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How do you guys mix Reverb?
Old 7th May 2006
  #1
Gear Addict
 

How do you guys mix Reverb?

For creating depth - imaging etc.?

Are there more ways to incorporate reverb in the mix than just the echo sends/returns? Like bringing back on separate channels etc? EQing reverb, delayed reverb?

Thanks,

Woods
Old 7th May 2006
  #2
Quote:
Originally Posted by woods
For creating depth - imaging etc.?

Are there more ways to incorporate reverb in the mix than just the echo sends/returns? Like bringing back on separate channels etc? EQing reverb, delayed reverb?

Thanks,

Woods

Yes to all the above.
Old 7th May 2006
  #3
Do a search for thrillfactor's reverb posts ... he's a specialist.
Old 7th May 2006
  #4
Lives for gear
reverb

I always prefer to have the reverb on it's own channel because you can treat it like an instrument and EQ it, compress it, and even automate panning of it. To me the EQing makes a huge difference. Sometimes I will dip out everything below 400hz and boost the **** out of12khz to accenuate the sibiliance of a vocal on purpose, creating a very up front sound.

The possibilities are endless this way.
Old 7th May 2006
  #5
Quote:
Originally Posted by lucey
he's a specialist.

This maybe because as Dave-G gives me hard time all the time, i am stuck in the 80's.


And as we all know reverb and effects or the over use of it was a big thing back then.
Old 7th May 2006
  #6
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u b k's Avatar
 

Quote:
Originally Posted by thethrillfactor
This maybe because as Dave-G gives me hard time all the time, i am stuck in the 80's.

i keep seeing fashion/trend headlines stating that the 80's are becoming popular again, and i keep thinking the same thing: only with those who don't actually remember them.

80's aesthetics were awful! there, i said it.


gregoire
del ubik
Old 7th May 2006
  #7
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adamcal's Avatar
 

Quote:
Originally Posted by u b i k

80's aesthetics were awful! there, i said it.

del ubik
10 years is a long time in music, what 80's are you referring too,

Just for me, I think in the UK early 80's new romantic bands were great new and original (ultravox, duran duran, Japan), then back in the US Toto, Prince, early Rap, beastie boys, CD's were awesome.

everyone could pick any decade and find bands and production styles they love and hate.
Old 7th May 2006
  #8
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feyshay's Avatar
 

80's. I hated music in the 80's. But let's see--Talking Heads, REM, XTC, U2. There was a lot of crap, though. Kind of like this decade so far.
Old 7th May 2006
  #9
I'm working with a "New 80s" band that rocks ... keys and a British flair, sure ... but guitars and drums that really rock. If that's the new trend, you'll dig it!
Old 7th May 2006
  #10
Gear Addict
 

Thrill's reverb posts.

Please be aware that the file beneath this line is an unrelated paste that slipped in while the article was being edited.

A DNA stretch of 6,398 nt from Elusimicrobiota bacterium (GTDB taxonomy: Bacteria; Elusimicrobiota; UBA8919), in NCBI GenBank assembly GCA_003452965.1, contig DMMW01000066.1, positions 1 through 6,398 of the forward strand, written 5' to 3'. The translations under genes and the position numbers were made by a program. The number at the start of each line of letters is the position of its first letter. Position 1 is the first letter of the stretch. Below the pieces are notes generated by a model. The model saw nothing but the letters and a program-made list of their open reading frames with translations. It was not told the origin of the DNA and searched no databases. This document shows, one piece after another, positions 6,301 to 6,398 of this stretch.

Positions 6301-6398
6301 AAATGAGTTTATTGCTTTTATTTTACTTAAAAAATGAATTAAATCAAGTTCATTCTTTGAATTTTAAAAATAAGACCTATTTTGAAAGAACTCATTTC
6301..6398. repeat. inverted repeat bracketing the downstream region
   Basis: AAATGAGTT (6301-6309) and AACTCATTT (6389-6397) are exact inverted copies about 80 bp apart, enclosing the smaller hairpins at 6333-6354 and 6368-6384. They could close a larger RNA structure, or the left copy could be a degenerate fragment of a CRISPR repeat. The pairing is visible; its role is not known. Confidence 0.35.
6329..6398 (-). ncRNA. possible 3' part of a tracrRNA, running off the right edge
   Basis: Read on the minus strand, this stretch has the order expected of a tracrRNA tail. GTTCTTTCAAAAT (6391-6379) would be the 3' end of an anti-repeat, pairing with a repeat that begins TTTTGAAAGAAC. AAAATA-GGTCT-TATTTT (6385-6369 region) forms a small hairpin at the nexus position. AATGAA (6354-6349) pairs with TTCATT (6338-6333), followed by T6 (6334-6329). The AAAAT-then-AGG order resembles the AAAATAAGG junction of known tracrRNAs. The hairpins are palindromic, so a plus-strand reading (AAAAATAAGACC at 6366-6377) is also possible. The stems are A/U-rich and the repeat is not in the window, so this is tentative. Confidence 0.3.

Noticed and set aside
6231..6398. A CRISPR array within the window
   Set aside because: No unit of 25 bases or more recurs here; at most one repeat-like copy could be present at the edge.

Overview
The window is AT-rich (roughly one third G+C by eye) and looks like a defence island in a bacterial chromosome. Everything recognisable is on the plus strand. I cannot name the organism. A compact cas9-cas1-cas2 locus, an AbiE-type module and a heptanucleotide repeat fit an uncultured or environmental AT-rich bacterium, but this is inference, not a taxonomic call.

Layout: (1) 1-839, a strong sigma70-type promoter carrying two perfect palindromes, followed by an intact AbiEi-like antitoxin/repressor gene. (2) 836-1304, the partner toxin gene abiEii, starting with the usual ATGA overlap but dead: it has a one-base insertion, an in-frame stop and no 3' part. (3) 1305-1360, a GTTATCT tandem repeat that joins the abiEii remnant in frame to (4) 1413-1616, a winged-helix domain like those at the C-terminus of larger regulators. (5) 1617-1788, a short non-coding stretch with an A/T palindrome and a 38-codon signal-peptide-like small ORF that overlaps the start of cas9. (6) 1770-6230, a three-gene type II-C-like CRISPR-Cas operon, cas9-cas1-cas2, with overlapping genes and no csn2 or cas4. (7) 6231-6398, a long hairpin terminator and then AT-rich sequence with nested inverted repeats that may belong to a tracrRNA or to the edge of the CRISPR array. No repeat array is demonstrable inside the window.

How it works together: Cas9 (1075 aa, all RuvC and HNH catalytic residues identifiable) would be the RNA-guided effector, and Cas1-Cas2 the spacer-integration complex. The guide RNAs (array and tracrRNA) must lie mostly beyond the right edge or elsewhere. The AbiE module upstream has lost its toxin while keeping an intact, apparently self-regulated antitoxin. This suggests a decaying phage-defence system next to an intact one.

Will do. Thanks Lucey.

But in general - how much emphasis or imortance or reliance do you guys put on reverb in the mix process? In todays recording/mixing trend.

Woods
Old 7th May 2006
  #11
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u b k's Avatar
 

Quote:
Originally Posted by adamcal
10 years is a long time in music, what 80's are you referring too

i'd say roughly 1982 til, oh, about 1992. i've always espoused the notion that, in terms of fashion and aesthetics, a decade doesn't find its own identity until the third year. iow, 1982 has overtones of the 70's, 1992 still has overtones of the 80's.

i think the first artist i really adore post-80's is tori amos. here first record was '92, and it still rings out with vestiges of 80's production, big gated verbs on drums and voice, heavy chorusing, stark coldness. in contrast, just two years later, under the pink is really warm and intimate.

it's the digital verb done to distraction, and the over-bright under-bass curve, that makes so much 80's stuff unlistenable for me. groove and swing kinda got lost in there too, came back in the early 90's.


gregoire
del ubik
Old 8th May 2006
  #12
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DirkB's Avatar
Quote:
Originally Posted by woods
how much emphasis or imortance or reliance do you guys put on reverb in the mix process? In todays recording/mixing trend.
I's one of those aspects that speparates the men from the boys. Applying reverb is an art and if done correctly, can gell a mix together and increase the space/depth/width tremendously.

Try to get some feel for what mono/stereo does, the amount of predelay and the length of the reverb. To me, these are the parameters that make the most difference to add depth and width.

And yes, read some of Thrills' posts. There IS more reverb used in todays mixes than you might be aware of...

Someday I hope to be with the reverb men...heh .

Good luck,
Dirk
Old 8th May 2006
  #13
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C.Lambrechts's Avatar
 

here's a tip : go through the effort of adjusting the pre delay of your preset to the songs tempo - or rather to an eight / sixteenth ... whatever note length in that tempo. Instead of your reverb eating up whatever you send through it you'll notice it's easier to maintain presence, hence depth of the original source and find the right blend with the reverb.
Old 8th May 2006
  #14
Also experiment with compression on the verb - I'm a big fan of squashing it a little so it dips down a bit during louder passages, while it's allowed to take up a little more space during softer ones.

Not for everything, of course, but it sure can "clean up" the verb. And with plugs (where you can actually set the threshold low enough to have the right effect) it's simple to do.
Old 8th May 2006
  #15
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What is pre delay with respect to reverb?

Woods
Old 8th May 2006